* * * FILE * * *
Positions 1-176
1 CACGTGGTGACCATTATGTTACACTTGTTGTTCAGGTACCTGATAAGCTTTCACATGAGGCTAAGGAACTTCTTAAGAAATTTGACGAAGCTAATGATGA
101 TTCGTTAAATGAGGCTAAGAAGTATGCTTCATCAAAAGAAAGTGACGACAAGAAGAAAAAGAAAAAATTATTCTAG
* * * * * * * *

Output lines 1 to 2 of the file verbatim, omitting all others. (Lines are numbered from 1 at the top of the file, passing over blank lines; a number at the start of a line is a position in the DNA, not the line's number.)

Positions 1-176
1 CACGTGGTGACCATTATGTTACACTTGTTGTTCAGGTACCTGATAAGCTTTCACATGAGGCTAAGGAACTTCTTAAGAAATTTGACGAAGCTAATGATGA